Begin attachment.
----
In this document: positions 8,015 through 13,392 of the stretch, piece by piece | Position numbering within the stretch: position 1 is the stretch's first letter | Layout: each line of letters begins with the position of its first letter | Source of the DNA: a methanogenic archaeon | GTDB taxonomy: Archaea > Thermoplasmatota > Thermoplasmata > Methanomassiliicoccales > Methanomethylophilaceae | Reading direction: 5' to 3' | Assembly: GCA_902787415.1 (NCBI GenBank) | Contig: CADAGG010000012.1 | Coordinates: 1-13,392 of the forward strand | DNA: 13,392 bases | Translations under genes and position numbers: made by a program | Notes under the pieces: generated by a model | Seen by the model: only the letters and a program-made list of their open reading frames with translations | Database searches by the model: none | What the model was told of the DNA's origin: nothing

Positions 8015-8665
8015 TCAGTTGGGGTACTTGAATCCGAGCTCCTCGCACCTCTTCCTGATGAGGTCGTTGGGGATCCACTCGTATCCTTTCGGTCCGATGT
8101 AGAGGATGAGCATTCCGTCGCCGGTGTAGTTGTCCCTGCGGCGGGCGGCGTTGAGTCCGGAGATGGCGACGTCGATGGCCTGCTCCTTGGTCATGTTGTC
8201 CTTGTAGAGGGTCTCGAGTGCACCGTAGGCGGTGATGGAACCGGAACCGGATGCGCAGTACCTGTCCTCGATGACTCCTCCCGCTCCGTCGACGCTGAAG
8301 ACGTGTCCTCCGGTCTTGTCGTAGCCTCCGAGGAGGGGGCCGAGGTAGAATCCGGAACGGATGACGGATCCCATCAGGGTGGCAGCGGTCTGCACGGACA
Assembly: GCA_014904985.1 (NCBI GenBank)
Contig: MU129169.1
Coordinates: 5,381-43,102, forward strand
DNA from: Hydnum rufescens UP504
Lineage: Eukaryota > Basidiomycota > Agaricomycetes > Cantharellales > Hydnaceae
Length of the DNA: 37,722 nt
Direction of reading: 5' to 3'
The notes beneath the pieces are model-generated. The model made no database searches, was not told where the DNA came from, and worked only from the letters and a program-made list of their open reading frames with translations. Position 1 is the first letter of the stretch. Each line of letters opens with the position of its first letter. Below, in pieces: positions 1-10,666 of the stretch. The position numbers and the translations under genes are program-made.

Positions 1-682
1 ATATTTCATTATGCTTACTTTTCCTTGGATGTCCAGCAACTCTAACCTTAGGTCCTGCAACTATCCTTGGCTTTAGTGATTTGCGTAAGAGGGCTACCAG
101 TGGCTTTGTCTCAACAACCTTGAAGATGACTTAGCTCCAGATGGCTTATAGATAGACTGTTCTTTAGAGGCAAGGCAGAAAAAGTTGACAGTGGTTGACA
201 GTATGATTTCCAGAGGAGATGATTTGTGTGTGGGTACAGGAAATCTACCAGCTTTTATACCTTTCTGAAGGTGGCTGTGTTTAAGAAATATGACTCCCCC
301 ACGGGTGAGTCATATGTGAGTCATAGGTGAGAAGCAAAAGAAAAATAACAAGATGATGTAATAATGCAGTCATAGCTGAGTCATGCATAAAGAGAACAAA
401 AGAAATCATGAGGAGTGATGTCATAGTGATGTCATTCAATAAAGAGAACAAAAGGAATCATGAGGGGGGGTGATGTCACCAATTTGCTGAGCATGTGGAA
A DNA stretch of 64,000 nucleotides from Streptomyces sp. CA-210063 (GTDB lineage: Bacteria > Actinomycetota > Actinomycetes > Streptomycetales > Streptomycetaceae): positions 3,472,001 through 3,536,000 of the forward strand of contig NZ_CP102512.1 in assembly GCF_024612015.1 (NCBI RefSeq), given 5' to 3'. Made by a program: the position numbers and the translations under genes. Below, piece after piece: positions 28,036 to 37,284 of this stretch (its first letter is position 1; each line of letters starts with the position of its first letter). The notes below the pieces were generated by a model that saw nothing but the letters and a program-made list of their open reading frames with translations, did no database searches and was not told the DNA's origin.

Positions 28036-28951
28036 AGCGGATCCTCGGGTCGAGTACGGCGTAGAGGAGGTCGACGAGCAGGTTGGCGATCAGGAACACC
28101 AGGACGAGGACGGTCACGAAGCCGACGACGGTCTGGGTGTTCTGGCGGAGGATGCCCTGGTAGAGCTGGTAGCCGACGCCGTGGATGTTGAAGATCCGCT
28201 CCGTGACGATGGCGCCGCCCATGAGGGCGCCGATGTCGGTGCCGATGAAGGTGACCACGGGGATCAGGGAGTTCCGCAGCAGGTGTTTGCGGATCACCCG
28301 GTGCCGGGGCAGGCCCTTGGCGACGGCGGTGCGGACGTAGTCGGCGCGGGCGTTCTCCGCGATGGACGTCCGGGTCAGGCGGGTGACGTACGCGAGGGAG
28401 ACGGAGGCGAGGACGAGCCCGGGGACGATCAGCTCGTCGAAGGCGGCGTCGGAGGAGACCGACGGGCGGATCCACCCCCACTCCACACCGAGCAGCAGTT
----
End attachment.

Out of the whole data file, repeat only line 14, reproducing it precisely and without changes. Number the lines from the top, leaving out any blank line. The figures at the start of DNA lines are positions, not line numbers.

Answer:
The notes beneath the pieces are model-generated. The model made no database searches, was not told where the DNA came from, and worked only from the letters and a program-made list of their open reading frames with translations. Position 1 is the first letter of the stretch. Each line of letters opens with the position of its first letter. Below, in pieces: positions 1-10,666 of the stretch. The position numbers and the translations under genes are program-made.